Which faucets and fixtures have the lowest lead levels? California asks plumbing manufacturers.

Tom Neltner, J.D. is the Chemicals Policy Director and Lindsay McCormick is a Program Manager.


Until California Water Board publishes its lists of fixtures that leach minimal lead, we recommend that schools and child care facilities routinely flush newly installed drinking water fixtures for several weeks and retest before allowing children to consume the water.


In November, the California Water Board took an important step that should benefit anyone seeking to buy a new faucet, drinking water fountain or other fixture – especially schools and child care facilities. The Board sent letters to more than 300 plumbing manufacturers and certifiers asking them to voluntarily provide information on fixtures that leach minimal lead. Specifically, it seeks to identify fixtures that meet lead leaching limits that are five times more protective than the current limits in the NSF/ANSI 61 standard.

The Board plans to make the compiled responses publicly available and encourage the 14,000 licensed child care centers in the state to buy new fixtures from those on the list when water testing indicates the fixture should be replaced. We anticipate that the Board will utilize the list to identify fixtures to purchase through a $5 million grant program the California State General Legislature established when it enacted AB-2370 last year. The funds are designed to help licensed child care facilities meet the state’s new mandated water testing and remediation program.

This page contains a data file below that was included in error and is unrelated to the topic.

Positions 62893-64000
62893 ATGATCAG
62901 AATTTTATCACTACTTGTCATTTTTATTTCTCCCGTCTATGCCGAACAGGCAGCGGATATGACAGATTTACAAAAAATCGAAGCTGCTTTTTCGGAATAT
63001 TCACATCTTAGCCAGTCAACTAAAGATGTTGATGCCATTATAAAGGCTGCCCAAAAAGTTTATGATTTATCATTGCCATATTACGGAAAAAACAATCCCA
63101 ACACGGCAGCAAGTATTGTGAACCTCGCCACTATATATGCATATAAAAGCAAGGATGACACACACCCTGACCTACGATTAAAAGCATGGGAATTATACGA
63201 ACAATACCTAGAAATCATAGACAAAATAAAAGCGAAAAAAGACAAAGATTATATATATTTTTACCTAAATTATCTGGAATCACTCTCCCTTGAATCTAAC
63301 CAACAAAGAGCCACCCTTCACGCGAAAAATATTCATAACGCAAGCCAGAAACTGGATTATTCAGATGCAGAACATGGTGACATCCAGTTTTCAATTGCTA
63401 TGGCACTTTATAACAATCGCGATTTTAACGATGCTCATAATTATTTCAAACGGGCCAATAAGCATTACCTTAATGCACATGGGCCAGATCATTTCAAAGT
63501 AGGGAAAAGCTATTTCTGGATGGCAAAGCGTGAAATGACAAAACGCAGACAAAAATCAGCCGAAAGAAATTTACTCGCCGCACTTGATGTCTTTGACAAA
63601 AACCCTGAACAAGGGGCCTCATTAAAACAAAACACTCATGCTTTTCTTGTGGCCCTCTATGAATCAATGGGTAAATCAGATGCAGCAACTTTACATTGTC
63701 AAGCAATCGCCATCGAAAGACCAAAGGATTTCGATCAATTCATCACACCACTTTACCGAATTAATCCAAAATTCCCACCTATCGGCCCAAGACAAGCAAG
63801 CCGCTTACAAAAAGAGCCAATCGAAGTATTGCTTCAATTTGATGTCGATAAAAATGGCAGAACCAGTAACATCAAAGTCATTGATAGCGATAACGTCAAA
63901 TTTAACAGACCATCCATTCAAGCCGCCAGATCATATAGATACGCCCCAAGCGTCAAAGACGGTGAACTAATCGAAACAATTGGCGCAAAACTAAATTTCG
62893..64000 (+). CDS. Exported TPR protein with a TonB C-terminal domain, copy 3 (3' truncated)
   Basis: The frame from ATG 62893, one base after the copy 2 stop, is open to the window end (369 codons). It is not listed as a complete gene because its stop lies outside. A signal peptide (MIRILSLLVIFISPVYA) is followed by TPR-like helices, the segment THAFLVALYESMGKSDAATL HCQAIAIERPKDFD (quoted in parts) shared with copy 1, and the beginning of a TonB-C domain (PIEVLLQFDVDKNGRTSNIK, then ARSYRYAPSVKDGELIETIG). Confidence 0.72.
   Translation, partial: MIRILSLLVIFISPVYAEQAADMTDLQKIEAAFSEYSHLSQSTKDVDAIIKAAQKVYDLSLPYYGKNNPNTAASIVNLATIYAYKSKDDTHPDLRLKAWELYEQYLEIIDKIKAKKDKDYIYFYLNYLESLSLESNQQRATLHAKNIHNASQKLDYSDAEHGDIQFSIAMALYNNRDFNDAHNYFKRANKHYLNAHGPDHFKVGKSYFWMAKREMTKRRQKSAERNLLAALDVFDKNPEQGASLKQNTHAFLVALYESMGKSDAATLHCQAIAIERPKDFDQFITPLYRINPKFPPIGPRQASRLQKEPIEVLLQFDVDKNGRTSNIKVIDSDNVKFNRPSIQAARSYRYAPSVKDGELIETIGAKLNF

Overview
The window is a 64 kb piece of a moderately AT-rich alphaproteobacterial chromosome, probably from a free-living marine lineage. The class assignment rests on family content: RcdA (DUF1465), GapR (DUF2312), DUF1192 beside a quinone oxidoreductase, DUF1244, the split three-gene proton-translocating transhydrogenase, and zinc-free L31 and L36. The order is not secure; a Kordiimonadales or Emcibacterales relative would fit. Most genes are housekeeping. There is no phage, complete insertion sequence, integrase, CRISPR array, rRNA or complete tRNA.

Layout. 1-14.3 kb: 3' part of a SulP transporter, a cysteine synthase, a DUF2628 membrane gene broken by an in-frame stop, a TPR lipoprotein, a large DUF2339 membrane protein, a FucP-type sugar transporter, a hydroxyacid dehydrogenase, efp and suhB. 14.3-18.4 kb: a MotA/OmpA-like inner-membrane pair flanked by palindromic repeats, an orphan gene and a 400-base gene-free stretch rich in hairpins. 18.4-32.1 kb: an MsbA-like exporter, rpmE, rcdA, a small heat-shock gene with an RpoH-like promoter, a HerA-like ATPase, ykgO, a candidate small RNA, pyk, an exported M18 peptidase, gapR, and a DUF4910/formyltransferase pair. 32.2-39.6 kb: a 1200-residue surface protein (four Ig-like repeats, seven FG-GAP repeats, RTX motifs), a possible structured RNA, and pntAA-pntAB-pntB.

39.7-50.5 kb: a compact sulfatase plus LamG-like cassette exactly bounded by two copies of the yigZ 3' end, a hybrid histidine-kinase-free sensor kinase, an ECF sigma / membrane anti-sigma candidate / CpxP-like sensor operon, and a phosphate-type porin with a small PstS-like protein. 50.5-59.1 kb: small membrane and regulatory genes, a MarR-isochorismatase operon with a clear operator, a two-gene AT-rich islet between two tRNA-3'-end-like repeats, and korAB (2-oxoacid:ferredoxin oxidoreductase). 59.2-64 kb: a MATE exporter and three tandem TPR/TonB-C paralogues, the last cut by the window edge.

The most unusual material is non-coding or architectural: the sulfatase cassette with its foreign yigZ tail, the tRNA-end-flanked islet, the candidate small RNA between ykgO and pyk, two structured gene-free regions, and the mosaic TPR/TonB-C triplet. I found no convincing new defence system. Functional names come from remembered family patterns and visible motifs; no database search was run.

Lead from new faucets?

Many people are still surprised to learn that new brass or bronze water fixtures contain intentionally-added lead. A decade ago, California tightened the standards on how much lead may be added from 8% to 0.25%. Since 2014, federal law mandates that all fixtures meet those California standards, and they have been incorporated in the NSF/ANSI 61 consensus standard. We discussed that standard and the lead leaching test in a November 2018 blog, highlighting how schools and child care facilities following EPA’s guidance for sampling could find levels well over state or local action levels from new replacement fixtures.

Stalled action on a stronger standard

California Water Board’s action was made all the more important when the NSF committee responsible for revising the NSF/ANSI standard narrowly rejected a proposal to provide an optional more stringent certification for lead leaching to the standard. In a recent blog, we reported that the committee had accepted the proposal on a straw ballot and provided a link to an October 23 memo from the committee describing the vote and responding to comments by those opposed. However, when a formal ballot was taken in November, objections from plumbing manufacturers and others appear to have convinced some committee members to switch their vote – ultimately leading to the proposal’s rejection.

Consumers nationally will benefit

We applaud the California Water Board for its leadership both in sending the letters and committing to compiling the responses into a list that people across the country can use to identify faucets, drinking water fountains, and other fixtures that meet more protective limits for lead. With a study of more than 500 NSF/ANSI 61 certified faucet models showing that 73% can meet the more protective limits, it is time that the public be given the information they need to be able to make a choice for lower lead in their drinking water.

We hope that the plumbing manufacturers provide the Board with the requested information by the January 31, 2020 deadline. In the meantime, we recommend that consumers, in particular schools and child care facilities, flush newly installed drinking water fixtures for several weeks and retest before allowing children to consume the water.

This entry was posted in Drinking water, Lead, Public health and tagged , , , , . Bookmark the permalink. Both comments and trackbacks are currently closed.